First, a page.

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Re: Simplifying with assumptions

In my first reply I did not describe  how I obtained my answer  x = 43; 
n = 14, because Mathematica played only a fairly minor role in it, but 
on second thoughts I decided it might be interesting to do so. So here 
is the mathematical argument with a bit of Mathematica at the end.

We are looking for solutions of the Diophantine equation

48 - n^2 + 8*x == m^2

This can be re-written in the form

48+8x ==8(6+x) ==m^2+n^2

There is a following well known theorem:

A positive integer is a sum of two squares if an only if all of its 
prime divisors of the form 4k+3 appear in its prime factorization with 
even exponents. (e.g. K. Chandrasekharan "Introduction to Analytic 
Number Theory"). This means that 6+x must have this property. I simply 
took 6+x = 7^2 ==49 so x =43. So now we need to find integers n and m 
such that 8*49= n^2 + m^2. Now we can use Matheamtica. Load in the 

<< NumberTheory`NumberTheoryFunctions`

and evaluate:

SumOfSquaresRepresentations[2, 8*49]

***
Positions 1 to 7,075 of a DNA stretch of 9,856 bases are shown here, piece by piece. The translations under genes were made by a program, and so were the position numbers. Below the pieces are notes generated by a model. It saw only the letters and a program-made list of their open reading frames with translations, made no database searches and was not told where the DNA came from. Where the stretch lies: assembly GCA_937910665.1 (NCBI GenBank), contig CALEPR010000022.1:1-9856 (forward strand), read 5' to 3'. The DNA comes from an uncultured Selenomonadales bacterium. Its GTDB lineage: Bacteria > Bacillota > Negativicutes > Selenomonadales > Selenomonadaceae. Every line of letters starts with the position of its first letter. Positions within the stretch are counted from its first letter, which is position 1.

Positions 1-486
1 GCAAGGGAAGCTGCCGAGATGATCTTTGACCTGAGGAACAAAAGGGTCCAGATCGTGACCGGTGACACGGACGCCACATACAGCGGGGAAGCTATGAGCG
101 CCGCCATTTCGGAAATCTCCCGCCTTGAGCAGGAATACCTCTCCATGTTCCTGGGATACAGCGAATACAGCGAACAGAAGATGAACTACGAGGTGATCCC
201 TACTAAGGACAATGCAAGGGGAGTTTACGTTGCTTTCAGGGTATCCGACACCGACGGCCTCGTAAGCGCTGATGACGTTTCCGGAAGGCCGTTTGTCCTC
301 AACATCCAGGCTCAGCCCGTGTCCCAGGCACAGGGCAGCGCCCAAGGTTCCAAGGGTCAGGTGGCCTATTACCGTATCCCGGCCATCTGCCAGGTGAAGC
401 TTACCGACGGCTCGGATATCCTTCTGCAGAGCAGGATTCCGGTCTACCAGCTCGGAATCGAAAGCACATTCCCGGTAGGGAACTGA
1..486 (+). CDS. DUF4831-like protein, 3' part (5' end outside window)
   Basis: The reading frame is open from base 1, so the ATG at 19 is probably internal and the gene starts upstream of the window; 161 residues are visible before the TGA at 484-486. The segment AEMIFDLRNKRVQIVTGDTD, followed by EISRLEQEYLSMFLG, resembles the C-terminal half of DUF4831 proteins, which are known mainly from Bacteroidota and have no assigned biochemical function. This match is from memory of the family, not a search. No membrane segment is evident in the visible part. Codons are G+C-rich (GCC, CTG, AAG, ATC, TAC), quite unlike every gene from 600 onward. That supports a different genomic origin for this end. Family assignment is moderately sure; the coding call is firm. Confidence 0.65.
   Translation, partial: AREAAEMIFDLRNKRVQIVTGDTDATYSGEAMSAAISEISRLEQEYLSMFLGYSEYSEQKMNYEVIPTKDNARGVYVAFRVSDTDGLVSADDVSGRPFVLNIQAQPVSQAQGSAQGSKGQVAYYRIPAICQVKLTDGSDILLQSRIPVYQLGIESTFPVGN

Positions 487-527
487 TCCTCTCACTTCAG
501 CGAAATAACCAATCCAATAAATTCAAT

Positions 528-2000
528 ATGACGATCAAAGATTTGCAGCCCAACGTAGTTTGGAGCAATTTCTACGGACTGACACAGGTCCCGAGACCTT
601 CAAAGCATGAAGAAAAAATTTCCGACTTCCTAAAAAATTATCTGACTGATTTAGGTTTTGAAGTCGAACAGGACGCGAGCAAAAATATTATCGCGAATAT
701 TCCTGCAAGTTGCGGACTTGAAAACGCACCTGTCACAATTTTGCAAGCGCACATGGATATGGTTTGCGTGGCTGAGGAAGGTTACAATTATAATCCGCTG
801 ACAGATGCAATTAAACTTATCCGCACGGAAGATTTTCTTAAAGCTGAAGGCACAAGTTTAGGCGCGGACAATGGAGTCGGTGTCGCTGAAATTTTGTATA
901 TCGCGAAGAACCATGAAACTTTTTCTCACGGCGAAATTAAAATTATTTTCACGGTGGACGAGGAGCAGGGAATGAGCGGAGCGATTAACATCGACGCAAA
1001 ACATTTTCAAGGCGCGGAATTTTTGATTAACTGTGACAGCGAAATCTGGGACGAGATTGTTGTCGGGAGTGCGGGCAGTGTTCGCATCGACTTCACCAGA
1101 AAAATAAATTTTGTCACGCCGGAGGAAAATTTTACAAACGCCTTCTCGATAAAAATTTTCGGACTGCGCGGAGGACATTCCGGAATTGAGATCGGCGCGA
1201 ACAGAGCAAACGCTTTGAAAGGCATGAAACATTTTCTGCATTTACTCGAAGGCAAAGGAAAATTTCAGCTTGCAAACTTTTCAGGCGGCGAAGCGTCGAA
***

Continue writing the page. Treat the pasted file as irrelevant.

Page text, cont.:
{{-14, -14}, {-14, 14}, {14, -14}, {14, 14}}

You can also see at one that there are infinitely many solutions that 
can be obtained with this method.

Andrzej Kozlowski

On 25 Jun 2004, at 22:42, Andrzej Kozlowski wrote:

> On 25 Jun 2004, at 15:58, Mietek Bak wrote:
>> Hello,
>> I'm a complete newcomer to Mathematica, so please excuse this possibly
>> silly question.
>> I'm trying to determine if a formula will ever give an integer result,
>> assuming that all variables used in it are integer.  I've been 
>> searching
>> through the built-in documentation, but my best guess didn't really do
>> anything:
>> Simplify[Element[Sqrt[48 - n^2 + 8*x],Integers],Element[{n, 
>> x},Integers]]
>> It would be best if I could somehow determine the set of combinations 
>> of
>> variables that would give an integer result -- if there are any.  Is
>> there a way to do that in Mathematica?
>> Thanks in advance,
>> Mietek Bak.
>> -- 
>>     desp;
>> }
> If you want to find just a single solution it is easy: take
>  x = 43; n = 14;
>  then
> 48 - n^2 + 8*x
> 196
> which is just 14^2. I can also prove that there are infinitely many 
> such solutions. However, I don't think there is any way to solve such 
> problems in general with Mathematica or any other computer program.
> Andrzej Kozlowski
> Chiba, Japan

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